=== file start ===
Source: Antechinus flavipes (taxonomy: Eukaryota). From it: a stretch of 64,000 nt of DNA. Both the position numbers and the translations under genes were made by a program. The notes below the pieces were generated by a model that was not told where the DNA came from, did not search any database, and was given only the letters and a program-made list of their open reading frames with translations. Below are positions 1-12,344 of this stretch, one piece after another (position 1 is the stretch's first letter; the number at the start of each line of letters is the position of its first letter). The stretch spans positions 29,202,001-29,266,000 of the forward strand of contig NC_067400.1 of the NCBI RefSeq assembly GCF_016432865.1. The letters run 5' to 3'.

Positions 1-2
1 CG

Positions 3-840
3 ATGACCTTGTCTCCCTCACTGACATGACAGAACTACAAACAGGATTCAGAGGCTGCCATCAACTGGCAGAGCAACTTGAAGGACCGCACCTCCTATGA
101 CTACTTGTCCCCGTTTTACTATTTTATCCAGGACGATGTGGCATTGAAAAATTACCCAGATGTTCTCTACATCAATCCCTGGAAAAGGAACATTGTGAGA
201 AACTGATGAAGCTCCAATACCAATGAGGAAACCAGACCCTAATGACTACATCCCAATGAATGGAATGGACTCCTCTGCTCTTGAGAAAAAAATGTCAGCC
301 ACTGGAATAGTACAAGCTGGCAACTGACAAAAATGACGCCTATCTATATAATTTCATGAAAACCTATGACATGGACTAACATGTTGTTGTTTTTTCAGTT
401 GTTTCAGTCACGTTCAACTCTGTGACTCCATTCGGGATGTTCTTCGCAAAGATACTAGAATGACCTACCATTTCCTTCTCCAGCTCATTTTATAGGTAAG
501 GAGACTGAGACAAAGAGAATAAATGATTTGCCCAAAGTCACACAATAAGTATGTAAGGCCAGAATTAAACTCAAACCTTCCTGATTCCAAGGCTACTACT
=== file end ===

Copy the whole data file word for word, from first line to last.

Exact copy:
Source: Antechinus flavipes (taxonomy: Eukaryota). From it: a stretch of 64,000 nt of DNA. Both the position numbers and the translations under genes were made by a program. The notes below the pieces were generated by a model that was not told where the DNA came from, did not search any database, and was given only the letters and a program-made list of their open reading frames with translations. Below are positions 1-12,344 of this stretch, one piece after another (position 1 is the stretch's first letter; the number at the start of each line of letters is the position of its first letter). The stretch spans positions 29,202,001-29,266,000 of the forward strand of contig NC_067400.1 of the NCBI RefSeq assembly GCF_016432865.1. The letters run 5' to 3'.

Positions 1-2
1 CG

Positions 3-840
3 ATGACCTTGTCTCCCTCACTGACATGACAGAACTACAAACAGGATTCAGAGGCTGCCATCAACTGGCAGAGCAACTTGAAGGACCGCACCTCCTATGA
101 CTACTTGTCCCCGTTTTACTATTTTATCCAGGACGATGTGGCATTGAAAAATTACCCAGATGTTCTCTACATCAATCCCTGGAAAAGGAACATTGTGAGA
201 AACTGATGAAGCTCCAATACCAATGAGGAAACCAGACCCTAATGACTACATCCCAATGAATGGAATGGACTCCTCTGCTCTTGAGAAAAAAATGTCAGCC
301 ACTGGAATAGTACAAGCTGGCAACTGACAAAAATGACGCCTATCTATATAATTTCATGAAAACCTATGACATGGACTAACATGTTGTTGTTTTTTCAGTT
401 GTTTCAGTCACGTTCAACTCTGTGACTCCATTCGGGATGTTCTTCGCAAAGATACTAGAATGACCTACCATTTCCTTCTCCAGCTCATTTTATAGGTAAG
501 GAGACTGAGACAAAGAGAATAAATGATTTGCCCAAAGTCACACAATAAGTATGTAAGGCCAGAATTAAACTCAAACCTTCCTGATTCCAAGGCTACTACT